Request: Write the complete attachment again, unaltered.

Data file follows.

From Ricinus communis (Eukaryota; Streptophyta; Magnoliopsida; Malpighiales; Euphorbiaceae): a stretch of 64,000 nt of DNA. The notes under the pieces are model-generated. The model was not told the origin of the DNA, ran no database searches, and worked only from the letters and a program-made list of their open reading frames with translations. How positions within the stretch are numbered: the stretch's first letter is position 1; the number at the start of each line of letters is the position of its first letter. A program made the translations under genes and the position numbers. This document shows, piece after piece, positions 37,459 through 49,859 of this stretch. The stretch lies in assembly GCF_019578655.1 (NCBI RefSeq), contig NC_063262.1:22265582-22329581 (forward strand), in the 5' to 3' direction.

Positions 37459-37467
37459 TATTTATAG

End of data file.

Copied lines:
From Ricinus communis (Eukaryota; Streptophyta; Magnoliopsida; Malpighiales; Euphorbiaceae): a stretch of 64,000 nt of DNA. The notes under the pieces are model-generated. The model was not told the origin of the DNA, ran no database searches, and worked only from the letters and a program-made list of their open reading frames with translations. How positions within the stretch are numbered: the stretch's first letter is position 1; the number at the start of each line of letters is the position of its first letter. A program made the translations under genes and the position numbers. This document shows, piece after piece, positions 37,459 through 49,859 of this stretch. The stretch lies in assembly GCF_019578655.1 (NCBI RefSeq), contig NC_063262.1:22265582-22329581 (forward strand), in the 5' to 3' direction.

Positions 37459-37467
37459 TATTTATAG